The September 2008 issue of the Maryland Classroom, a publication of the Maryland State Department of Education states “In Maryland, a gifted and talented (GT) student is identified as “having outstanding talent and performing—or showing the potential for performing—at remarkably high levels … when compared with other students of a similar age, experience, or environment” (Maryland Annotated Code §8-201). The law recognizes different types of gifts and talents. Some gifted students have a highly developed general intellectual capacity to think and analyze. Some show acute subject specific ability. Others excel in creative or artistic areas. And still others exhibit a keen ability to lead, influence, and organize others. These are the students that Maryland law stipulates need different services—beyond those normally provided in a regular school program—to develop their potential.” The article correctly emphasizes what the law stipulates identification of these exceptional students and the provision of services there for.
The piece continues, “Many think that GT programs are populated by students who have had more opportunities provided them than other children. Their gifts are material, and their talents are taught. However, decades of research document real, innate differences in how gifted students learn. Students identified as gifted and talented differ from their same-age peers in two distinct ways: First, they’re advanced, or precocious. They learn rapidly, remember more, and can master subject matter or skills at a much higher level. Second, they exhibit a more complex type of reasoning. GT students make unique connections among facts and ideas. They are curious and ask the big, hard-to-answer questions. They typically have a personal passion and can and will concentrate for long periods of time to explore their interests. They are attracted to complex problems and may be sensitive beyond their years to moral and ethical issues.”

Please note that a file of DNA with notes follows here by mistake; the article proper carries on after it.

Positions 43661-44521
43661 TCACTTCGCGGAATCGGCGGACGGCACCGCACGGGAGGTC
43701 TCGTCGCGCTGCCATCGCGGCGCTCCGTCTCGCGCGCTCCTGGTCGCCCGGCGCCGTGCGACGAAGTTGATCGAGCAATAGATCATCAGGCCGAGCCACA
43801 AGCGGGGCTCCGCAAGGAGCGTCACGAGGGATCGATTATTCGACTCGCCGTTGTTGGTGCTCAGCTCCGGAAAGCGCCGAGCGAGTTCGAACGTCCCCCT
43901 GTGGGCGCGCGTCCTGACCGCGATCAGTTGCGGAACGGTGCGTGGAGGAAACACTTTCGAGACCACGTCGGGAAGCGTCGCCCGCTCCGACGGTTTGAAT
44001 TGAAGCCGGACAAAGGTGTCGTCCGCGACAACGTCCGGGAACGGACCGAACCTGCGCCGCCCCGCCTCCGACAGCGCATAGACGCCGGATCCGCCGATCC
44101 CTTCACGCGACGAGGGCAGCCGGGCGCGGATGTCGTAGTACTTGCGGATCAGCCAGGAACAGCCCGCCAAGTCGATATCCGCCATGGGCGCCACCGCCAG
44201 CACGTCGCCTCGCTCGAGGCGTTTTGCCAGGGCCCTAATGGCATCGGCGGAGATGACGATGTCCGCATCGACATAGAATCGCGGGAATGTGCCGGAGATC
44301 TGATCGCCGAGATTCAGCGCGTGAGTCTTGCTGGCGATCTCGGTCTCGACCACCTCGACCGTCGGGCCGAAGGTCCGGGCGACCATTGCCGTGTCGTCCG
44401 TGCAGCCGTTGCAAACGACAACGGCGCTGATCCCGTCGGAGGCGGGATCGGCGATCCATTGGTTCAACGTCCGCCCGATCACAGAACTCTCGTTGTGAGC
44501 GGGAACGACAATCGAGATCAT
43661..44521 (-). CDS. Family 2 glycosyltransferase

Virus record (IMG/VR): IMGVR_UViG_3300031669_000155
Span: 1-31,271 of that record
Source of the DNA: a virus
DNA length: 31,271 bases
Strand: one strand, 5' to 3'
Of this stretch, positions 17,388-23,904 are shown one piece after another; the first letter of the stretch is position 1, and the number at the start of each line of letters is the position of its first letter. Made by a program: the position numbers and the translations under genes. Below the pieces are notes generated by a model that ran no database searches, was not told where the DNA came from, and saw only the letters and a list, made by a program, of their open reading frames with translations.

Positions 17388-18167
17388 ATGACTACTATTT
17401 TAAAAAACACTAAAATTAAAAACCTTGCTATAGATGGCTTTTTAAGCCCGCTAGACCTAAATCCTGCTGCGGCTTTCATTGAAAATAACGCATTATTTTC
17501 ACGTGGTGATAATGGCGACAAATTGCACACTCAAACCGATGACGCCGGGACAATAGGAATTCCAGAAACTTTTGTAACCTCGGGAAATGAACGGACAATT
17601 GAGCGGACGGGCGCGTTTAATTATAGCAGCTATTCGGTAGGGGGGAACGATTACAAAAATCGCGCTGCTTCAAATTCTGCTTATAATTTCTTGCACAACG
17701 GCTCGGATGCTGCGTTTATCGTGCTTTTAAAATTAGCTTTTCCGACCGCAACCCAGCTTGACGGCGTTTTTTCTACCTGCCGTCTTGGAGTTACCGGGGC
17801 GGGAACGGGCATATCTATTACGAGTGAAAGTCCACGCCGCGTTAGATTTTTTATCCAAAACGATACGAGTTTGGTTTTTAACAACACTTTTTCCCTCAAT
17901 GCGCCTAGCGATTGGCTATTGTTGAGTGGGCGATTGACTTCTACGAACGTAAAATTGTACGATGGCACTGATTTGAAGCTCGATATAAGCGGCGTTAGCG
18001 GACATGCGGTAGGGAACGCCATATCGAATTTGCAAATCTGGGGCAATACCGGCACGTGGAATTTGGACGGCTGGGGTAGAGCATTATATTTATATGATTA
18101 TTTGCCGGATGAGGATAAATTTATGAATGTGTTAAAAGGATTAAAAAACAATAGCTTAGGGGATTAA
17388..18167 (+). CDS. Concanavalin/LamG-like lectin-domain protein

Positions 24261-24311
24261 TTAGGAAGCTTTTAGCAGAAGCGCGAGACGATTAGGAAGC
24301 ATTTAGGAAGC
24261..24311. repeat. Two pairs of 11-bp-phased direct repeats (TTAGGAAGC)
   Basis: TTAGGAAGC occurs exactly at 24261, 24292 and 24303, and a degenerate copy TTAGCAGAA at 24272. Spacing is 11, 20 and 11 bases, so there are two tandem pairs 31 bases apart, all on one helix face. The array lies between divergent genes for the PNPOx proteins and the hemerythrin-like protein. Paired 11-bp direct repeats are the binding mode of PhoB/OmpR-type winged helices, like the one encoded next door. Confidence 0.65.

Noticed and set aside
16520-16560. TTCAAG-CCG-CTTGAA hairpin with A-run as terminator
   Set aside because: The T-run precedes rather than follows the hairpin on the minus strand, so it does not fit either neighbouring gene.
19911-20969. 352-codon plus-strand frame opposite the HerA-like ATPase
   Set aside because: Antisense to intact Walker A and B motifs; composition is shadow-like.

Their reasoning skills, curiosity and task commitment make them ideal candidates for e-learning. Furthermore, e-learning is the ultimate in differentiated instruction—often the panacea for gifted learning. The concept of a hybrid-class, a marriage of an online course with a live instructor, also makes sense for a GT class, which typically, has a small number of students. The courses can be handpicked to serve as acceleration and/or enrichment for the capable learner. They can be flexi-paced to accommodate the simultaneous demands of attending the traditional brick-and-mortar school, or be fixed pace.
Many programs for precocious youth have been offering such courses to those capable of surmounting the placement requirements. The Johns Hopkins University, Center for Talented Youth and the Stanford University, Education Program for Gifted Youth are but two among the smorgasbord of online programs that have become widespread. High-speed internet has made these courses capable of delivering a rich online experience.
Shouldn’t public schools be embracing e-learning as an educational intervention for motivated students? Granting academic credit for pre-approved courses and bearing the financial burden is a means of getting the motivated child “college ready.”